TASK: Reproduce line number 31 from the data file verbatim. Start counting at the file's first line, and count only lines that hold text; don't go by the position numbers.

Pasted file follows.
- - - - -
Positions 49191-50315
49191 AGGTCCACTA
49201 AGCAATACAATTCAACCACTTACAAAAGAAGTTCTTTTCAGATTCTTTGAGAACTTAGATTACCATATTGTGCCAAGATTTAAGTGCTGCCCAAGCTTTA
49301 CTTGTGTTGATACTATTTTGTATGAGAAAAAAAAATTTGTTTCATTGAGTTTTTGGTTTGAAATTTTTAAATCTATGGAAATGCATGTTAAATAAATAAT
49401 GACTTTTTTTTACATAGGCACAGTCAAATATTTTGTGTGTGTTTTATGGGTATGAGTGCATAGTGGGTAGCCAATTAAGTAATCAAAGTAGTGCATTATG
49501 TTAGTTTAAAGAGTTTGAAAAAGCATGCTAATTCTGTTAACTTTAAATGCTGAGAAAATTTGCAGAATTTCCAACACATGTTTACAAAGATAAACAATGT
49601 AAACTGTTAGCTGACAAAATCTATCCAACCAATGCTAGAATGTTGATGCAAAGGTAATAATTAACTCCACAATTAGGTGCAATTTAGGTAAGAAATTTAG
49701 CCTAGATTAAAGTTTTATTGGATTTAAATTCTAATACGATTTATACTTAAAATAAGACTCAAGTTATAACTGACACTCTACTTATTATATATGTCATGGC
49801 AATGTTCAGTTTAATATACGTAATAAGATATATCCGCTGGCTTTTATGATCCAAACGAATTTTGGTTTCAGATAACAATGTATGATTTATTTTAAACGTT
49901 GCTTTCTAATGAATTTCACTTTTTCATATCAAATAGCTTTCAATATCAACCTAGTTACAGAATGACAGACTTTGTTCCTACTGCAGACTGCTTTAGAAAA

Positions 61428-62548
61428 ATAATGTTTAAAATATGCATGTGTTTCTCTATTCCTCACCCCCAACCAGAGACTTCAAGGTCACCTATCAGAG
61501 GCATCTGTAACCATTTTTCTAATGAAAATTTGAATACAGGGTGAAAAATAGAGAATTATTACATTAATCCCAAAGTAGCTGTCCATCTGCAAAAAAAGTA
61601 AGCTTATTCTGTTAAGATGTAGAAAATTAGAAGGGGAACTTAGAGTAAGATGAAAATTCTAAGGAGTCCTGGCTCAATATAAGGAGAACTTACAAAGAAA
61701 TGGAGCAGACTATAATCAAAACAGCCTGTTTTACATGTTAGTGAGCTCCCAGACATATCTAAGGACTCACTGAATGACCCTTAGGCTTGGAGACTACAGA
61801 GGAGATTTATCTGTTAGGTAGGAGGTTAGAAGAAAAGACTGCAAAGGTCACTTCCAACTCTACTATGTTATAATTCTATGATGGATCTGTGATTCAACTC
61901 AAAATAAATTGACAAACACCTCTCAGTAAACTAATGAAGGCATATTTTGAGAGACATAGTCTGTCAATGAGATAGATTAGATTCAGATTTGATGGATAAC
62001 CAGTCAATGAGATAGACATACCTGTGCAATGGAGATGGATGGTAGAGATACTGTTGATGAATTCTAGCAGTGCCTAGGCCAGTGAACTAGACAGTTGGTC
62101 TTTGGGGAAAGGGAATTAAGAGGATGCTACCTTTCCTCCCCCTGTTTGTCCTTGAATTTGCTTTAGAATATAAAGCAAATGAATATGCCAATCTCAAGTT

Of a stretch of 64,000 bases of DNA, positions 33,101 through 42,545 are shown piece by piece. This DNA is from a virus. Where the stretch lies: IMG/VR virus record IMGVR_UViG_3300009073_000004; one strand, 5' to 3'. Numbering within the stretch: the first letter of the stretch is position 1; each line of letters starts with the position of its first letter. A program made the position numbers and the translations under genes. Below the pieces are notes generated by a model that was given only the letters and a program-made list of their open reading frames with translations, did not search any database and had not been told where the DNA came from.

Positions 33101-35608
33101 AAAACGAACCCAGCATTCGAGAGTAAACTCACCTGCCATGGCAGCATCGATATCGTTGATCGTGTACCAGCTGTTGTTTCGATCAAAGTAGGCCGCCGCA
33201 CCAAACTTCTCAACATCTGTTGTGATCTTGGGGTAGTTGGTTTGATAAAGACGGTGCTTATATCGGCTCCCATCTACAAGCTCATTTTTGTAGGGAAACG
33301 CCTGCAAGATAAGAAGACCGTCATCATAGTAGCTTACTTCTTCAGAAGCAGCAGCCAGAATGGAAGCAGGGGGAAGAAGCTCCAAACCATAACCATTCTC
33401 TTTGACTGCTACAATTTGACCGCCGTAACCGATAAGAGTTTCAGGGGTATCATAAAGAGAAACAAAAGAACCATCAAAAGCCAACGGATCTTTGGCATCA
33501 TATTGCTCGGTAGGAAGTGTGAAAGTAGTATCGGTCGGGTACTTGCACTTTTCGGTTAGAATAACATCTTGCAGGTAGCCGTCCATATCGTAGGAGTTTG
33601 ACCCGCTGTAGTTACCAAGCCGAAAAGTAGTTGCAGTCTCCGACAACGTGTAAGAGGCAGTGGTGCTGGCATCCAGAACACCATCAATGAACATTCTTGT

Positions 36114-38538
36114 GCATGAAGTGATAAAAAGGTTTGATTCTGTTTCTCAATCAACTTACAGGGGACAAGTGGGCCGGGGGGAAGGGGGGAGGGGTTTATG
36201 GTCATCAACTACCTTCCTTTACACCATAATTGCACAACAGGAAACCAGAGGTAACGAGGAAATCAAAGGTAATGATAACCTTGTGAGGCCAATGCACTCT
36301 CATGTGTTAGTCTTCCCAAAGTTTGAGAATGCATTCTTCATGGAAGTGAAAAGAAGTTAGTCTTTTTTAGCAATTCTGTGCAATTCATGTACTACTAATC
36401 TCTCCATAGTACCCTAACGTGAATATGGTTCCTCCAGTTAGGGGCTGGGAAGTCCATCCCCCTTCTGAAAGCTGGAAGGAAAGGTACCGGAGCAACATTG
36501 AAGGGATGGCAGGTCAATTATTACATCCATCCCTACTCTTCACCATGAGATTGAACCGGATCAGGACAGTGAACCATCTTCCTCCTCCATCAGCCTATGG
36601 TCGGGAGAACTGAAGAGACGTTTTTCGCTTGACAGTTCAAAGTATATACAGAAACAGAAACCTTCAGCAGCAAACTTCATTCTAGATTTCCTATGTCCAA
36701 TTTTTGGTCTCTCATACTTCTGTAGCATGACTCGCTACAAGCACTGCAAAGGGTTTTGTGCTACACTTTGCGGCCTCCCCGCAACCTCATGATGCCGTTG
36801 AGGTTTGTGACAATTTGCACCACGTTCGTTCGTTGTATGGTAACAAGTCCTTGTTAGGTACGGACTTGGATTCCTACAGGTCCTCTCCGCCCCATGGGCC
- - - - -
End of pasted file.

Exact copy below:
36301 CATGTGTTAGTCTTCCCAAAGTTTGAGAATGCATTCTTCATGGAAGTGAAAAGAAGTTAGTCTTTTTTAGCAATTCTGTGCAATTCATGTACTACTAATC